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As Facebook moves to improve transparency around political ad buys, Twitter says it has nothing to announce now (Alex Kantrowitz/BuzzFeed)


Alex Kantrowitz / BuzzFeed:

As Facebook moves to improve transparency around political ad buys, Twitter says it has nothing to announce now  —  Facebook pledged last week to reveal all ads being shown to its users, even those not appearing on advertiser profiles, after it was revealed that the company ran Russian-linked ads meant to influence the election.

Verily, Apple, Fitbit, and Samsung are among nine firms chosen for FDA pilot program for faster approval of digital health tools (Anna Edney/Bloomberg)


Anna Edney / Bloomberg:

Verily, Apple, Fitbit, and Samsung are among nine firms chosen for FDA pilot program for faster approval of digital health tools  —  Agency to pre-certify some health technology companies  —  Tech companies have struggled with some health regulations  —  A federal agency that regulates apples wants …

Why refusing to give up passwords is illegal under UK terror law

Muhammad Rabbani, director of controversial advocacy group Cage, has been convicted under the Terrorism Act 2000 for not giving police access to his devices

A cheap pollution sensor will keep you off the dirtiest roads

This wearable device reveals exposure to the three worst pollutants, linking it with online maps to help you avoid poor air, a bit like a Fitbit for pollution

NSA Targeted 106,000 Foreigners In Spy Program Up For Renewal

An anonymous reader quotes a report from Bloomberg: The U.S. National Security Agency conducted targeted surveillance over the past year against 106,000 foreigners suspected of being involved in terrorism and other crimes, using powers granted in a controversial section of law that's set to expire at the end of this year. The number of foreigners targeted under Section 702 of the Foreign Intelligence Surveillance Act rose from 94,000 in fiscal year 2015, according to U.S. intelligence officials, who asked not to be identified discussing the information. The program lets agencies collect the content of emails and other communications from suspected foreign criminals operating outside the U.S., but it has become a flash point with some lawmakers for potential infringement of Americans' constitutional rights. Congress has to decide by year-end whether to renew the NSA's power under Section 702, a program that came to light when former government contractor Edward Snowden revealed classified government documents in 2013.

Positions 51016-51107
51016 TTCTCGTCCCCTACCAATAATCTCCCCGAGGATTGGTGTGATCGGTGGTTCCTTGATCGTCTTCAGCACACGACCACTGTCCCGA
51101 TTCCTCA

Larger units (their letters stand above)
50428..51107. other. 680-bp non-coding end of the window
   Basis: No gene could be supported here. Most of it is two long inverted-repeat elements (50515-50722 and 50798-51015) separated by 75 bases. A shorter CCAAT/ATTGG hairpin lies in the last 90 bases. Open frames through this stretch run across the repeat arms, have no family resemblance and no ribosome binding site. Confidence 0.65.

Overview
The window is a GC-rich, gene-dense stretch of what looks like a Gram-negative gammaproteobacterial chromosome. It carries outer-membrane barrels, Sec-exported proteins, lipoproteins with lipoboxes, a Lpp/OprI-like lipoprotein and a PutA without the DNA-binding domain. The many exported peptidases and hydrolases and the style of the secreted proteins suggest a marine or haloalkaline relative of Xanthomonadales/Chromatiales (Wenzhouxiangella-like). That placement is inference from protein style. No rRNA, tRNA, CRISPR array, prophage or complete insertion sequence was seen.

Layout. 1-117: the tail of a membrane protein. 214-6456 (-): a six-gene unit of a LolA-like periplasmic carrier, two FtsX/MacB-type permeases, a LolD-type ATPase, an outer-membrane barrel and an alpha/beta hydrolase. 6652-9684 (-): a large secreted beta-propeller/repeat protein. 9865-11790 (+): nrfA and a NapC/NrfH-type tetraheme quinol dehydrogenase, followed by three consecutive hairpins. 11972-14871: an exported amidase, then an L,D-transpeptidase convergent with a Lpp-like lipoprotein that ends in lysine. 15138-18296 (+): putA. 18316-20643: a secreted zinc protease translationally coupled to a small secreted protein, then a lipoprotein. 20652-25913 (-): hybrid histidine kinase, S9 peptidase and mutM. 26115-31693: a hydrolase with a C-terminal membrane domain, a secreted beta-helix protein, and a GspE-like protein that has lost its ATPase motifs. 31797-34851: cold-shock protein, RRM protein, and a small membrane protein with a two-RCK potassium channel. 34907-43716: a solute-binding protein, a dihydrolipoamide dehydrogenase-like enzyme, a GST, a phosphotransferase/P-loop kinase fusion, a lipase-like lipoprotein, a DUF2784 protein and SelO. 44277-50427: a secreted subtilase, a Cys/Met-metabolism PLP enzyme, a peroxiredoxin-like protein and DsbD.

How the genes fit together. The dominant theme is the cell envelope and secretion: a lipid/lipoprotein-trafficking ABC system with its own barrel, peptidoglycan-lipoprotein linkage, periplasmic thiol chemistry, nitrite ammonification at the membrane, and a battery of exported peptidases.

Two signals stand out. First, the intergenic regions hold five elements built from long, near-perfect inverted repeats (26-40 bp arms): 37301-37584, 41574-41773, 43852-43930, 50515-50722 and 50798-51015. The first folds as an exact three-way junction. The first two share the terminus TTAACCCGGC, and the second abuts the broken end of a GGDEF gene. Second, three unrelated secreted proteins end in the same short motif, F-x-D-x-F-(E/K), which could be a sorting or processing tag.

Wake-up call: How turbulence could reveal secret nuclear subs

If there's truth in cold war claims about tracking subs, it would rewrite our theories of turbulence and foil our nuclear deterrent

Red Cross Asks For 50 Ham Radio Operators To Fly To Puerto Rico

Bruce Perens writes: The red cross has asked for 50 ham radio operators to fly to Puerto Rico and be deployed there for up to three weeks. This is unprecedented in the 75-year cooperation between Red Cross and ARRL, the national organization of ham radio operators for the U.S. The operators will relay health-and-welfare messages and provide communications links where those are missing and are essential to rescue and recovery.

Star Trek: Discovery Nearly Cracks Pirate Bay's Top 10 In Less Than 24 Hours

Yesterday was the season premiere of the first new Star Trek TV series in 12 years. While the first episode aired on the CBS broadcast network Sunday night, the second episode -- and all the rest to come -- was made available exclusively on the CBS All Access streaming service for $6 a month. Naturally, this upset Trekkies and led many of them to find alternative methods to watch the show. EW reports that Star Trek: Discovery "is on the verge of cracking Pirate Bay's Top 10 most illegally downloaded shows in less than 24 hours." From the report: The Discovery pilot is currently at No. 11 on the list (apparently at No. 15 just a few hours ago), the pilot is up there with the likes of HBO's Game of Thrones, Adult Swim's Rick and Morty and, for some reason, TNT's The Last Ship. The show's second episode is at No. 17, which is a tad surprising as that was the one that wasn't free.

If Data Is the New Oil, Are Tech Companies Robbing Us Blind?